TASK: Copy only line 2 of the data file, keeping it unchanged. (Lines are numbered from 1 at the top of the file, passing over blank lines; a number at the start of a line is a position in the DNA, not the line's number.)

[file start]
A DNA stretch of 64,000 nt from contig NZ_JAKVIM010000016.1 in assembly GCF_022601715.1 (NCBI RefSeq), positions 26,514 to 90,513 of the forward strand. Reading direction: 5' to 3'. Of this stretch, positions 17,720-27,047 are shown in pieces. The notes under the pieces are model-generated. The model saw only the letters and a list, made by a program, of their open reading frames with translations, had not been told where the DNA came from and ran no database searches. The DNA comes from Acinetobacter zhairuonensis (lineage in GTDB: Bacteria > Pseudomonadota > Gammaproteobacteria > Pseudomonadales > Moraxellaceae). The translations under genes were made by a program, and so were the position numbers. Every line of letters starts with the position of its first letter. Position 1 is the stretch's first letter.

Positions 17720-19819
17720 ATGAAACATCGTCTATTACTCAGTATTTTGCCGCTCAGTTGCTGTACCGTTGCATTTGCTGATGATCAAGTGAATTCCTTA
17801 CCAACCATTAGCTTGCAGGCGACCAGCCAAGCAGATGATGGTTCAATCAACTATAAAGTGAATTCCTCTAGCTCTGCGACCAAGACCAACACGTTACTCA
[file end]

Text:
Positions 17720-19819